This carries a few takeaways: a) move up to intermediate/ finished goods will initially be import intensive till domestic capabilities are expanded; b) while a slowing trading partner impacts India’s exports, the import demand remained resilient due to India’s post-reopening boost to growth
Global demand and INR
The recent softening in export performance comes at a time when fears of a slowdown in global growth is rising and there is significant pressure on the currency. Of these two factors, while a depreciating currency could contribute to better trade competitiveness, we argue that global demand dynamics will matter more for the direction of India’s exports.
A scatter plot chart of the changes in the rupee real effective exchange and exports show a wide dispersal, with weak to nil correlation. By contrast, exports signal a strong positive correlation with the demand-side driver i.e., global imports. Further we also ran a regression of changes in rupee nominal effective exchange rate basis (NEER) and India’s exports between 2008 and 2021, which reinforces our previous observation. A similar exercise for world’s imports (as a proxy for global demand) and India’s exports over two decades, shows the relationship is significant, with a one-unit change in global imports translating into a 1.4units change in exports.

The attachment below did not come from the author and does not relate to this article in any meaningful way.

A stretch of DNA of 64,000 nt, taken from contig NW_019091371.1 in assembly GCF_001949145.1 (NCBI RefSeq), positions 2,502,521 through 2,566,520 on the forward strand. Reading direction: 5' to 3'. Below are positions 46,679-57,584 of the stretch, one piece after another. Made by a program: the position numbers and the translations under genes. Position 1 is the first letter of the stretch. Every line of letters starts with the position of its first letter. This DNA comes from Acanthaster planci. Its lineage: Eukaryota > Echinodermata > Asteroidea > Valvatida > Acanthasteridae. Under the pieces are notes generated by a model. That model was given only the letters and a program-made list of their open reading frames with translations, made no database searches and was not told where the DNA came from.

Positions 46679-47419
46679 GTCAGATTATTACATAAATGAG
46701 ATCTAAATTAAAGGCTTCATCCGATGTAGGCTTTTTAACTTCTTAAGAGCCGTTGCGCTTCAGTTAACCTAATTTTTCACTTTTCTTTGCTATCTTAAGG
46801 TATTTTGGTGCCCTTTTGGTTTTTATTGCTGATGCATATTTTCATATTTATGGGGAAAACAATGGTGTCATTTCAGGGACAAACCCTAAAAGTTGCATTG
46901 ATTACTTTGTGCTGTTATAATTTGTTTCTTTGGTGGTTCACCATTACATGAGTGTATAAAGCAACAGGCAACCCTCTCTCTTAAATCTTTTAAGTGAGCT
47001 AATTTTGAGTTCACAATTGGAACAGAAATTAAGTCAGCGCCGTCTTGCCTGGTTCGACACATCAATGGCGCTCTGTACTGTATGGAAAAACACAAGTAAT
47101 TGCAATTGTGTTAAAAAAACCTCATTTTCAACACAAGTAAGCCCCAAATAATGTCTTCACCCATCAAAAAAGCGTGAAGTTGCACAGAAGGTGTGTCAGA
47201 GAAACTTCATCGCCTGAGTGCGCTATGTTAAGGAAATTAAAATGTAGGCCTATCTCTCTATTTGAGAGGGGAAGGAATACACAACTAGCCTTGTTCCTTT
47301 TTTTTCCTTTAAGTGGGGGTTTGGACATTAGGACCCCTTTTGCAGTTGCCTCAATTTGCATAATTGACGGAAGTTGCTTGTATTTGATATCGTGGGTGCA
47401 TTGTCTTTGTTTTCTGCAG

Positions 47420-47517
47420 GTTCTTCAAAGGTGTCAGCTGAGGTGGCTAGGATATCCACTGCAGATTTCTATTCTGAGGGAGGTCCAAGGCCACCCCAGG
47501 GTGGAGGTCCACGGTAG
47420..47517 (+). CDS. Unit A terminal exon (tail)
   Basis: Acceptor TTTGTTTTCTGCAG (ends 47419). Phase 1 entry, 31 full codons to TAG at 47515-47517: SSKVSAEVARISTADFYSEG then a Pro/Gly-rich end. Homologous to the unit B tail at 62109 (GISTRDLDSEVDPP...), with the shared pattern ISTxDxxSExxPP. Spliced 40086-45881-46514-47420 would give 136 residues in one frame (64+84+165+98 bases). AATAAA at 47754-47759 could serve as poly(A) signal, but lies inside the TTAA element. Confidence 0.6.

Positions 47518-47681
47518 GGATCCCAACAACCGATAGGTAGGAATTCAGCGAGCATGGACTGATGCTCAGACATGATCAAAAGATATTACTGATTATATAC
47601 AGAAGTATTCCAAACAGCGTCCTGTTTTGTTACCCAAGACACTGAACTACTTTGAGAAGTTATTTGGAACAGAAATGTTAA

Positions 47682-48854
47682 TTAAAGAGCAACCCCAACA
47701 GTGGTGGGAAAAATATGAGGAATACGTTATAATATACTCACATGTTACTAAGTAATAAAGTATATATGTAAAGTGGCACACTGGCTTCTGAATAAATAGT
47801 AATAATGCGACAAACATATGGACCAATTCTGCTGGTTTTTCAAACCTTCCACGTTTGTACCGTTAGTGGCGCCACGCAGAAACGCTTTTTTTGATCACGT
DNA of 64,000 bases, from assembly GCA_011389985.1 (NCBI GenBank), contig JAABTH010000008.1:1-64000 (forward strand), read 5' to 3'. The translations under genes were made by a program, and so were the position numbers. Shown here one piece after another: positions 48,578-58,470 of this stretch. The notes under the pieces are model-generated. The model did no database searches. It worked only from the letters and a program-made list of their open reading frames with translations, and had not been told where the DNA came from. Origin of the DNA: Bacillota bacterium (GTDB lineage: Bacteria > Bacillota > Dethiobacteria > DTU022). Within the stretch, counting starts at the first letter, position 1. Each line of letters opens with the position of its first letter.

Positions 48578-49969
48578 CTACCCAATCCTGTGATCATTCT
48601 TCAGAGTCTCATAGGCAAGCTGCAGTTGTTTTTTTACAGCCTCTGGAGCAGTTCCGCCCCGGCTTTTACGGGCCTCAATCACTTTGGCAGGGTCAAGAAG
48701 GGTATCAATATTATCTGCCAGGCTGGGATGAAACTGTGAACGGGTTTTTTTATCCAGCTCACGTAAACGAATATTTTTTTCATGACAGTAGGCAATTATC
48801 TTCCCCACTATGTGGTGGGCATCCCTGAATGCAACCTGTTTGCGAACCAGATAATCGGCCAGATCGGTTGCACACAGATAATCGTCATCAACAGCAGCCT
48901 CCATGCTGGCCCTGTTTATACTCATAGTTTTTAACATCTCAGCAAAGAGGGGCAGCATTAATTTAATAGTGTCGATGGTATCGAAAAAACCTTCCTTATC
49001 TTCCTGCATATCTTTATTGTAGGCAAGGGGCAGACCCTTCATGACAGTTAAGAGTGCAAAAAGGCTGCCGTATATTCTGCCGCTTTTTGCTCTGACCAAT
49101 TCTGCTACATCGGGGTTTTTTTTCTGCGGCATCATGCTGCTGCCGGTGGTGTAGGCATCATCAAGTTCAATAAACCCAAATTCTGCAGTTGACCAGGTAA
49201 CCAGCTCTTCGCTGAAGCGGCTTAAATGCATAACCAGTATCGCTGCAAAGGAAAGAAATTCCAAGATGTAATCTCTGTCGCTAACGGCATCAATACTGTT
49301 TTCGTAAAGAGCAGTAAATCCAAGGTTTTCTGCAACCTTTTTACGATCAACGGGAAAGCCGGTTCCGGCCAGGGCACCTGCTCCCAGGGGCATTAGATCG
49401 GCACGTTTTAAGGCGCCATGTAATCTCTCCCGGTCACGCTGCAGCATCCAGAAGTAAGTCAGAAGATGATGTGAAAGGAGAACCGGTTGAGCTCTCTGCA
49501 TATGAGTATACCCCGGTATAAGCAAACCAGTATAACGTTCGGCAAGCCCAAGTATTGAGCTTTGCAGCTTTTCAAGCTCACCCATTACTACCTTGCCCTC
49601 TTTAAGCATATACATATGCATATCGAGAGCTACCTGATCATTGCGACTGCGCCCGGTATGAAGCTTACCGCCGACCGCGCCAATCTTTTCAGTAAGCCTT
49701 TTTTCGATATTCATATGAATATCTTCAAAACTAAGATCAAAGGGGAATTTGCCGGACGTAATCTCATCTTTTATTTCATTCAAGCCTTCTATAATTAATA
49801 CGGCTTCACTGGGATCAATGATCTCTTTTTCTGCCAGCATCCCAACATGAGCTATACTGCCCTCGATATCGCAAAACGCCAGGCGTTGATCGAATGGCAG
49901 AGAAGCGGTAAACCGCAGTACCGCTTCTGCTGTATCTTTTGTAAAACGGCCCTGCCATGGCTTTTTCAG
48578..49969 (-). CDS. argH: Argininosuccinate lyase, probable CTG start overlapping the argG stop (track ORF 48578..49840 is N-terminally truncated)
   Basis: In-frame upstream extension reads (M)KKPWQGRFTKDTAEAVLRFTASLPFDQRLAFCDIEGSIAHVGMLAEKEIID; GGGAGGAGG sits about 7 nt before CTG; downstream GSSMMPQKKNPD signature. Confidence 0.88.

Admittedly, this argument misses on few nuances, particularly the role and impact of the domestic manufacturing push, supply chain support, logistical facilities, cost of production (final cost), physical and digital infrastructure, which also influence the extent of trade competitiveness.